Thursday, September 13, 2018

To My Precious Little Girl: You have Celiac Disease. And Mommy Can't Fix It

“MOMMYYYY!!!” You yelled from your room as I finished up the lunch dishes. I grabbed a towel and hastily dried my still drippy hands as I rushed in to help. 
“What’s wrong baby?”
“My princess fell behind my toy chest!!” You said, distress dripping from your words.
“Don’t worry. I can get her.” Your face lit up. 
“Thanks mommy! You always fix everything.” You throw your arms around me as I hand you the small toy, as though I had just saved your whole world. Tears filled my eyes almost instantly. 
Oh how I wish I could fix everything. Oh how I wish I could take this away from you. 
You see, you have celiac disease. And mommy can’t fix it. 


I've suspected for awhile now that you have celiac disease. It runs in the family and you were showing all the signs. Your little belly is always round and bloated, full of gas the same way that your cousin's was before he was diagnosed. And then there are the dark circles under your eyes. They are always there, even though you sleep 11-12 hours at night and take a good nap each day. And then there's the fact that you haven't grown even a centimeter or gained even an ounce in the last 6 months. I'm sorry that I didn't have the test done earlier. I guess I was scared. But now I'm mostly just relieved to know how to help you. I am almost always super positive about it and I generally feel like it won't be a big deal. There are lots of good gluten free options these days and I am confident that you can lead a normal, happy life. Yes, most days I am fully positive about it. But then there are some days that I just want to hold you and wish I could take it away.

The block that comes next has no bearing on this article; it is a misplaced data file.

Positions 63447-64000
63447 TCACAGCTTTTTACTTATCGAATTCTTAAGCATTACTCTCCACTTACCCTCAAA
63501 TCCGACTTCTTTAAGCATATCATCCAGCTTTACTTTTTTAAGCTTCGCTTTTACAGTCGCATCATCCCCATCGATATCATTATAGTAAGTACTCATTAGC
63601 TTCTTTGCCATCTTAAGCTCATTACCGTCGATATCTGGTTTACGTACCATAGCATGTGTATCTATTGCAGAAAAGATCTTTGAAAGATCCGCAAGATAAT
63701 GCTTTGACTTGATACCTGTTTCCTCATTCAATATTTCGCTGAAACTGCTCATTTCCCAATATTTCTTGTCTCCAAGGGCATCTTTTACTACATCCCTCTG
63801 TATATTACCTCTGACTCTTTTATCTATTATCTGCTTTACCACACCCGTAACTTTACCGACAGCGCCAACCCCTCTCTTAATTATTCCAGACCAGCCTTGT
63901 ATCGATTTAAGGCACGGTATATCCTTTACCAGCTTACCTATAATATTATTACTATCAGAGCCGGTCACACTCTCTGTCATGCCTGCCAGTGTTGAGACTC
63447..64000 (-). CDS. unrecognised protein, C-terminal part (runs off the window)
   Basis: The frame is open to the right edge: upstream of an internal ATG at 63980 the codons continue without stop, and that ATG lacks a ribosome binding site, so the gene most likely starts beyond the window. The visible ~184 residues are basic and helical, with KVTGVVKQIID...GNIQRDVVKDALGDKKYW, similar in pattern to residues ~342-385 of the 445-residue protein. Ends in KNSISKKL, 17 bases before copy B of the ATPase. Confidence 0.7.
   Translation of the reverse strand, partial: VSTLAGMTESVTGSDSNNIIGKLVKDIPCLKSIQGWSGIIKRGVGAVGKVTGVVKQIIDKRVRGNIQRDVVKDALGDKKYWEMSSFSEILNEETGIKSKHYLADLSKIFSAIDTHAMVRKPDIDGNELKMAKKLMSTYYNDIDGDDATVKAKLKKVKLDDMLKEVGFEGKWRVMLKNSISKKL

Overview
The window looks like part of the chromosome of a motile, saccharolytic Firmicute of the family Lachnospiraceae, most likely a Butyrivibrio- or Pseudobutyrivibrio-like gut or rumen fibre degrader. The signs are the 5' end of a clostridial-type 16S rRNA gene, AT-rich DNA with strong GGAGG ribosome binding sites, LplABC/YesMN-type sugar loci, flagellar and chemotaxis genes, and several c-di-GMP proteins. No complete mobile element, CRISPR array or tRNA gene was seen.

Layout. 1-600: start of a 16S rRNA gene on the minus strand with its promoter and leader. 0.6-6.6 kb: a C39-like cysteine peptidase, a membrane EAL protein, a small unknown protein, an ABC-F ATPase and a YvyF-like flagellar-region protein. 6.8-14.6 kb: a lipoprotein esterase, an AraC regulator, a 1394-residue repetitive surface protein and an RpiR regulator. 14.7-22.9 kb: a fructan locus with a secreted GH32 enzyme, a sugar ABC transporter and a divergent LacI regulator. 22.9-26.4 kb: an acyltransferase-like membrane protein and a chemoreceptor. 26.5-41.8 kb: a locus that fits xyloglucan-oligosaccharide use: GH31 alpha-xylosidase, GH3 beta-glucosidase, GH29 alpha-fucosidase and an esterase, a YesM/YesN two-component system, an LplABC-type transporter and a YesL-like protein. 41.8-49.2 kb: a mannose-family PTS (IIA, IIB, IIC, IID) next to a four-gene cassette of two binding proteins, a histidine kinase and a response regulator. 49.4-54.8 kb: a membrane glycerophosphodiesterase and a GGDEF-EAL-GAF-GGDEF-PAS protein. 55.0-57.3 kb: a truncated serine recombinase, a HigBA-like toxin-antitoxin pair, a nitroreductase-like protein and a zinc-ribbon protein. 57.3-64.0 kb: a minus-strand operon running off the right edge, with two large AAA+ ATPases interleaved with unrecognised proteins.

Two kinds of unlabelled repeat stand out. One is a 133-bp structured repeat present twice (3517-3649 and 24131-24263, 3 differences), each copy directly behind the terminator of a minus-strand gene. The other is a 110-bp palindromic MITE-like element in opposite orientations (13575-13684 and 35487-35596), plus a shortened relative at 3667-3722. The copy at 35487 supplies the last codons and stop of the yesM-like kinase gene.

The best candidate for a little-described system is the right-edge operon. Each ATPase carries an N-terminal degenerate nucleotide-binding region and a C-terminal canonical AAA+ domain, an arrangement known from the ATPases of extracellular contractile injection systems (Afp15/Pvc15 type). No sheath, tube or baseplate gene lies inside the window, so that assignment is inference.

A few days after the princess incident, we were talking about eating gluten free. You’ve had the best attitude about your disease. You seem to understand it more fully than a three year old should be able to understand. You even march around the house chanting “gluten free, gluten free, gluten free!” You ask if your favorite foods are gluten free and if something is not, you respond “that’s okay! We can find a way to make it gluten free. Or I can eat something else.” Yes, you are pretty incredible. But that day was different. As we talked about your new diet and why you would need it (because you see, this isn’t just an allergy. Your body is producing antibodies to attack the gluten, which mistakenly attack your small intestine instead), your face fell. 
“Mommy,” you asked, “when my tummy is all better, can I eat normal food again?”
“No baby. Celiac doesn’t go away. Eating the gluten free food makes it so that your tummy stays healthy. You will have to eat gluten free for your whole life.”
“Oh." You pause, and then, "Having Celiac is kind of hard.” 
I wrapped you in my arms and just hugged you. I didn't know what to say. I couldn’t fix it. 
It’s the first time that I haven’t been able to fix it. And I won’t be able to fix so many things. 

I won’t be able to fix it when you go to your best friend’s birthday party and you have to eat the special cake that mommy sends you while all your friends eat the pretty cupcakes. And even though yours is still yummy, it will be hard being different. 

I won’t be able to fix it when your teacher gives out treats for rewards and you have to have something different than the rest of your friends. 

I won’t be able to fix it when we go to Disneyland and you can’t have the churro that everyone else seems to be eating. 

I won’t be able to fix it when we go to a church potluck and you can only eat the things that mommy took because we don’t know what’s in the other dishes.